Across eastern Africa, extractive and infrastructure projects (both state-led and private) of unprecedented scale are underway, many located in marginal rural areas. While promoting integration, the growing presence of an 'extractive regime' may worsen state-society tensions at the margins.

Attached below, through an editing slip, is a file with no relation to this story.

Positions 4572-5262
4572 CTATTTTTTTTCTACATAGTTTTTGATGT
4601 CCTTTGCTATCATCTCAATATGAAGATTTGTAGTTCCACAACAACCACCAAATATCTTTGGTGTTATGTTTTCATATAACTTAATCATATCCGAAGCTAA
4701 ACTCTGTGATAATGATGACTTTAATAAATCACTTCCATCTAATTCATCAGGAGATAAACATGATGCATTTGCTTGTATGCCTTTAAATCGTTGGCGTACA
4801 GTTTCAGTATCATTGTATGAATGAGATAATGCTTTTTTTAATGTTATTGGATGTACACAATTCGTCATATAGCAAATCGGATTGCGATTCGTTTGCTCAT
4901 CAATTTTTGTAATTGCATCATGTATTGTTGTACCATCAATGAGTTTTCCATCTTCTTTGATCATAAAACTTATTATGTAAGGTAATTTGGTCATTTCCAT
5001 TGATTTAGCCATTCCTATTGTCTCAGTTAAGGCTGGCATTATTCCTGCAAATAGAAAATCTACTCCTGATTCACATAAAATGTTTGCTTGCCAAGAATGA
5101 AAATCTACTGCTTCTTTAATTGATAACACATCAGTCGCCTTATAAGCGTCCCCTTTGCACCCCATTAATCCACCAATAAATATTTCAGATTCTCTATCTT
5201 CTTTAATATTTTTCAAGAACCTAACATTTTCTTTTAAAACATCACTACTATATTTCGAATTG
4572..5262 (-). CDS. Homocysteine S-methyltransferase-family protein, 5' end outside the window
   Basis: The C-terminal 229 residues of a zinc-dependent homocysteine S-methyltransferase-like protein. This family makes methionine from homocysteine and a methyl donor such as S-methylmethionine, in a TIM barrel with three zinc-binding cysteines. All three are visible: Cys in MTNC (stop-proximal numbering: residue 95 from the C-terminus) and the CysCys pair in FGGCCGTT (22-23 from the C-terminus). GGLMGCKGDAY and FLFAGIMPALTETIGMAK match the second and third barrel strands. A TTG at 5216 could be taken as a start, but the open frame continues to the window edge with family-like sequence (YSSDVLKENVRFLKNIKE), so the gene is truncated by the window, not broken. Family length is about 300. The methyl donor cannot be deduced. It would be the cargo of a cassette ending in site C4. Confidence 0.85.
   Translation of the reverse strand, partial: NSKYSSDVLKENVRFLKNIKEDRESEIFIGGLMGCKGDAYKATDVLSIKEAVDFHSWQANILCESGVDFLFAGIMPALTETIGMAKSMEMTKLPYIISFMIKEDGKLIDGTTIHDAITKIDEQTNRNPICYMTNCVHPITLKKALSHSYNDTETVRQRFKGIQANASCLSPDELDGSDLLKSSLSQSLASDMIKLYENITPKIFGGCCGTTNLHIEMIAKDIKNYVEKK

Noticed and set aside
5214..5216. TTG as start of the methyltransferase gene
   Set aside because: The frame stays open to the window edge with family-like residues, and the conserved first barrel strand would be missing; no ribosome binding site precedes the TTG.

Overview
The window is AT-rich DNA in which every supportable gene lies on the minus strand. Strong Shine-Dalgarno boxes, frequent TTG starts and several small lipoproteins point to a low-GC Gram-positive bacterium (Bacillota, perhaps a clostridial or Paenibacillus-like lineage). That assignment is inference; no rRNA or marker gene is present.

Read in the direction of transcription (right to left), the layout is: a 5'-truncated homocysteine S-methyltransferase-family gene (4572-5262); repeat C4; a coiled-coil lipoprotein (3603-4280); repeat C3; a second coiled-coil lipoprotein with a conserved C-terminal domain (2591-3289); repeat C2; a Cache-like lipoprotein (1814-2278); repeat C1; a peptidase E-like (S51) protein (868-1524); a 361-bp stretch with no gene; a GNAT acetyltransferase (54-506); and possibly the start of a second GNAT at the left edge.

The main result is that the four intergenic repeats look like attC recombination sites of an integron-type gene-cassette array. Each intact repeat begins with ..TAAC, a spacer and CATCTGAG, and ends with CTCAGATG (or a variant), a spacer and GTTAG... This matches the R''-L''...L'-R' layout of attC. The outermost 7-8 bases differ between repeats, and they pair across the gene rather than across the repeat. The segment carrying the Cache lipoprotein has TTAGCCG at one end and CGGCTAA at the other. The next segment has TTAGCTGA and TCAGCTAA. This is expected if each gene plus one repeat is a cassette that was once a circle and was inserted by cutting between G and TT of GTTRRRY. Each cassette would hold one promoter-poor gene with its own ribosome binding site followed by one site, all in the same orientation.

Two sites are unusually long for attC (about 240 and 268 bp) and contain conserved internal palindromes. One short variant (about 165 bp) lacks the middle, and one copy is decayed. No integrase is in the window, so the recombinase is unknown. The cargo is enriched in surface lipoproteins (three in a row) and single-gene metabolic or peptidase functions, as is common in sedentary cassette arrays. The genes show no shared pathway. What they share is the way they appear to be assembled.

Across eastern Africa, a host of domestic and foreign investors, both states and private companies, are pursuing a range of extractive projects to harness the region's rich deposits of oil, gas and minerals, as well as wind, water and geothermal power. The scale of these investments is unprecedented in the region, with many projects located in marginal rural areas. Examples include Ethiopia's US$4.8 billion Grand Ethiopian Renaissance Dam, the Lake Turkana Wind Power Project, and oil exploitation operations in northern Kenya and western Uganda. Governments in eastern Africa are also marshalling international capital to expand regional infrastructure - roads, railways, pipelines - to facilitate resource extractions while also opening up the region to other capitalist development. These largely spatial processes overlay complex and in some places contested regional political economies. Regional integration in this sense is often seen somewhat benignly, as part of wider development and economic growth, and even a precursor to peace-building. Many marginal areas of eastern Africa have been accorded a new national and regional relevance. Yet, given the top-down implementation and assumptions about development, it is important to question whether there are circumstances in which growth corridors and resource extractions could worsen violence. There is evidence that the growing presence of an 'extractive regime' - encompassing exploration and extractive operations, and political institutions and security architecture around these - worsens state-society tensions at the margins, animating long-standing struggles around public authority in these places and in some cases resulting in new violence.